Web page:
It's odd how Kaufman dances around some very serious issues of morality here. Mary's story as a B-story is almost more telling about the dangerous nature of patriarchy. I mean, Patrick's predatory, nice-guy persona is on the nose. But then there's Howard and Mary. That story doesn't seem to be anything on the surface. (I'd like to interject something light-hearted before the analysis gets terribly bleak. It's so weird to see some of today's biggest actors as tiny little baby people. I feel like this movie is new, but it totally isn't.) But Mary's story is kind of heart-breaking. Why does Howard let her work with him? SPOILER: They go through all of these mind-wipes, time and again. His wife knows about the relationship with Mary. Is she there as almost pornography. He had this relationship with Mary. He gets to remember his past, but Mary wipes her own memory. She keeps getting the short end of this entire situation. Stan even kind of suspects that there was something going on at one point. He accuses Patrick of all this moral ambiguity while he is kind of pulling off the same card. Okay, I really want to throw Patrick under the bus more than Stan, because Patrick had foreknowledge versus suspicion. But looking at Stan and Mary's relationship that entire time is interesting. Does Mary actually like Stan? She cheats on him in front of Stan. Stan is standing outside the window and he doesn't seem all that shocked. In fact, his first reaction to protect Howard. He lays on the horn and Howard runs out to save his marriage. But remember, if he had not known about Howard and Mary, would he be so quick to defend Howard? Howard, from his perspective, would have been kissing his girlfriend. Stan keeps ragging on Patrick, but there's a definite sense that men are kind of pathetic and would use this technology for evil. It's a real bummer, guys. But what is that also saying? This is 2004. I think we might be at the height of ironic political incorrectness. We were borderline prideful as a people about how regressive we could be. But then, Kaufman writes this narrative about good guys becoming bad guys, bad guys pretending to be good guys, and everything in between. Yeah, Clementine comes off as pretty rough throughout the piece, but Joel doesn't come out smelling like a rose either. Remember, a lot of the film is coming from Joel's perspective. He's got the rose colored glasses on himself and he still realizes that he's made some mistakes. I can't say that Eternal Sunshine outright condemns a lot of this behavior, but it does paint it in a fairly negative light. It's pretty bananas.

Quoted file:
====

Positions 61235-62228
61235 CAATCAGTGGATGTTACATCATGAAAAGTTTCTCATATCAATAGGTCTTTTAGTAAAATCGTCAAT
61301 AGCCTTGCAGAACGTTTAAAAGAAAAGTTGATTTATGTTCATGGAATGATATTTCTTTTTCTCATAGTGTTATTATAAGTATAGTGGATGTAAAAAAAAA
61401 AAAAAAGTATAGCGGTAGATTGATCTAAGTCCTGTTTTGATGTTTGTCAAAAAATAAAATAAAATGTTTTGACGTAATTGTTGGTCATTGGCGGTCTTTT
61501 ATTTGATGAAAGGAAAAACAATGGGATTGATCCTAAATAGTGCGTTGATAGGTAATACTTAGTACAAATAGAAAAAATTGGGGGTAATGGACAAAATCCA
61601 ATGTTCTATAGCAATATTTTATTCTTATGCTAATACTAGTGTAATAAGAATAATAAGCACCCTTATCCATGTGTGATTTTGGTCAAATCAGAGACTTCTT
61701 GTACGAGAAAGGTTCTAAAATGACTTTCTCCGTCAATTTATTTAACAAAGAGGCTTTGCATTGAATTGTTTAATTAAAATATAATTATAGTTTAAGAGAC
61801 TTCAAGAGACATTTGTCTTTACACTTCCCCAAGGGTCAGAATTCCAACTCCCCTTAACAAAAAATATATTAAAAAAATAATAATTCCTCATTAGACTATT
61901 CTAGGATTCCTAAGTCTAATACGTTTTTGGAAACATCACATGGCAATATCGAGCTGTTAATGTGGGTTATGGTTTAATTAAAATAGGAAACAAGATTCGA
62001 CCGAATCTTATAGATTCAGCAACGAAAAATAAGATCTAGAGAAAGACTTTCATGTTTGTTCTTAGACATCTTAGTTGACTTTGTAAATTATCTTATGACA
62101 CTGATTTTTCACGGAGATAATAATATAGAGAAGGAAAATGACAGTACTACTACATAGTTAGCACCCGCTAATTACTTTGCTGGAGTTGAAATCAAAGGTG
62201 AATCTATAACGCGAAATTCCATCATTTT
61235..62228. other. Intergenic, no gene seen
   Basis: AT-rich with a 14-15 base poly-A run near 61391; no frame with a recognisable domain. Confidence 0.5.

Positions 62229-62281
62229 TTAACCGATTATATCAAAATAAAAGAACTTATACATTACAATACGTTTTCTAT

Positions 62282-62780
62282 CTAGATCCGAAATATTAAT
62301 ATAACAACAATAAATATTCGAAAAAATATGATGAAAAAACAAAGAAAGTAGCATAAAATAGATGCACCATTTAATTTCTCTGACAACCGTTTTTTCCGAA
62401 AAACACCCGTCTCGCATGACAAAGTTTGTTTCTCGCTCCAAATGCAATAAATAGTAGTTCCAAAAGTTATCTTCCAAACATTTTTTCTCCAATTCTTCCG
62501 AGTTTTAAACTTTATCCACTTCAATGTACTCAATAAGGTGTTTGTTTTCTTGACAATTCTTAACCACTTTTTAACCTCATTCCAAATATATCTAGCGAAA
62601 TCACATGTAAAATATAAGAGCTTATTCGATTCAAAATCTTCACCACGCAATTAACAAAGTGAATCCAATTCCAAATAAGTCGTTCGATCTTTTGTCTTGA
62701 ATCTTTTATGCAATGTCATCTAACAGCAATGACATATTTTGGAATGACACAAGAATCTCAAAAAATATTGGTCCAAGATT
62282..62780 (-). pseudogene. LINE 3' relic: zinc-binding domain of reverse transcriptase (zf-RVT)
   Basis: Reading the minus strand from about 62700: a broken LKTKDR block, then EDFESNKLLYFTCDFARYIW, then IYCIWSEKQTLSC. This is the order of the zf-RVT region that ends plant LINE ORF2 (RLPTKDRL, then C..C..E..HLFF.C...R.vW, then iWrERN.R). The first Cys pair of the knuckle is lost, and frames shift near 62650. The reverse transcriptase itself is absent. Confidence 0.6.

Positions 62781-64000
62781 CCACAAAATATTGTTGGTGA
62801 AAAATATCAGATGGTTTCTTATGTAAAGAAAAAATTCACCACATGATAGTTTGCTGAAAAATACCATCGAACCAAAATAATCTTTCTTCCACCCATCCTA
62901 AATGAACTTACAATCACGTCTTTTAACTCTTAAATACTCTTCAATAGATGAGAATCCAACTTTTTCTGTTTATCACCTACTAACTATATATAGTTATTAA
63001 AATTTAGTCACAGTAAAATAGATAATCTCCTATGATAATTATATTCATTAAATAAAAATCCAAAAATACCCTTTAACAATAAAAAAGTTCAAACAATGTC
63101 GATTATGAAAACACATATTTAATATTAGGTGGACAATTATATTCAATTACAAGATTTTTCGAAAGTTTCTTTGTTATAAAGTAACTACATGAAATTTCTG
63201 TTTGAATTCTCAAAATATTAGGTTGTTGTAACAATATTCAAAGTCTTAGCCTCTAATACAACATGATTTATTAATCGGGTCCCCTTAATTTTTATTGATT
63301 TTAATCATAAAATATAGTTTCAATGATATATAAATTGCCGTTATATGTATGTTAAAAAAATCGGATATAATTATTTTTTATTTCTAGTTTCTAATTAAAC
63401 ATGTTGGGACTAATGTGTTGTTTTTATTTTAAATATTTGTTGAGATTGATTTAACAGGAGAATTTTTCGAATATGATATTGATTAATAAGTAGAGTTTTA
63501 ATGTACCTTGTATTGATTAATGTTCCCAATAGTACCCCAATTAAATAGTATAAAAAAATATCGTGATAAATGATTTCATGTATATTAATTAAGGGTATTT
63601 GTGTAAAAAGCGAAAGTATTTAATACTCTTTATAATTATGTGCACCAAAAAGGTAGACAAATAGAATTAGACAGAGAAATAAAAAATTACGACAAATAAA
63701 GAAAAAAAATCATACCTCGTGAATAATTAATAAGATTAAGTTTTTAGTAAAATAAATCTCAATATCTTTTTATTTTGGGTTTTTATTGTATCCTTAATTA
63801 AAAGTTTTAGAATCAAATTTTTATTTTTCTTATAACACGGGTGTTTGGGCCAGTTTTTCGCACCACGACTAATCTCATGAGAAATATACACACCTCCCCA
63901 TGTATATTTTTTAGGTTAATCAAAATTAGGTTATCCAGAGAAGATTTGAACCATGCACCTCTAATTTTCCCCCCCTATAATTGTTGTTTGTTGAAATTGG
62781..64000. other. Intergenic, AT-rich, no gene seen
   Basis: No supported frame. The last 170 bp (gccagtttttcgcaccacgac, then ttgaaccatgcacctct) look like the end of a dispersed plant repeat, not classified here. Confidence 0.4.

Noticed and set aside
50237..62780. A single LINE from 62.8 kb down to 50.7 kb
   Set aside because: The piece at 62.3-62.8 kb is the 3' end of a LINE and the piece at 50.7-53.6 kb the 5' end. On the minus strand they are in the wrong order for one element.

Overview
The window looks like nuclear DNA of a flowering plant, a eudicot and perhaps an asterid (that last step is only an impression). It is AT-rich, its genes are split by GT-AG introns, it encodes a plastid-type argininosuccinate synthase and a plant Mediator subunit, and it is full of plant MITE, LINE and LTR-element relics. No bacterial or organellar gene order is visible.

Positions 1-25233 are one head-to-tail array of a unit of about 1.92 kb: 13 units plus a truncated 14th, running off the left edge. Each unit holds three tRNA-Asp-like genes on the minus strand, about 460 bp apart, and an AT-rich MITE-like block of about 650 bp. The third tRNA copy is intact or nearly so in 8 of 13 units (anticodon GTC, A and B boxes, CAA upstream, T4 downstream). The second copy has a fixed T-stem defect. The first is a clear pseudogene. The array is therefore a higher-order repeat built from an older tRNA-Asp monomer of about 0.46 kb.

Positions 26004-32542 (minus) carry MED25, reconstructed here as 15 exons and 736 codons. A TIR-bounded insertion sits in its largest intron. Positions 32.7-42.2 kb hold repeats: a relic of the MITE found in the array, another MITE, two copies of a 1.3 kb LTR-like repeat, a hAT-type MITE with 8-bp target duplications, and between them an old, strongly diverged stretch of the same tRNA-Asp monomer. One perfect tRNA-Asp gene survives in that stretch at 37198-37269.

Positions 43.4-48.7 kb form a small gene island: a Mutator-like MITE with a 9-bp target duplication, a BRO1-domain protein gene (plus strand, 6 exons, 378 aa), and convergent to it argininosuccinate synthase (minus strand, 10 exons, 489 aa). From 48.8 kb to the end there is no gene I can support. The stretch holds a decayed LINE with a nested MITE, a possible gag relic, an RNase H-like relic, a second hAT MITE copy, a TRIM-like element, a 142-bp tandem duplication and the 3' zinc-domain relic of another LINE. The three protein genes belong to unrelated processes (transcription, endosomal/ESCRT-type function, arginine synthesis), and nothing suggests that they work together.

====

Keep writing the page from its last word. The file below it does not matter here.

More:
Yeah, it's a break-up movie. I like bummer endings on things. But Joel and Clementine still are one of my favorite couples, despite and almost because they are so fractured. There's so much going on here. Despite the fact that Eternal Sunshine isn't formally a genre film, it grabs the best attribute from genre films. It points a moral compass on possibilities. It lets us see the human condition through the lens of "What if?" If we had this technology, what would be the first way that we abuse it? It's tragic and it is watch a death in reverse. But it doesn't lose its heart, nor does it get bogged down in a downer tone, despite the fact that the content would justify it. Instead, like a good funeral, it doesn't mourn the end, but celebrate the life that made us all that much emptier.
Film is great. It can challenge us. It can entertain us. It can puzzle us. It can awaken us.
Mr. H has watched an upsetting amount of movies. They bring him a level of joy that few things have achieved.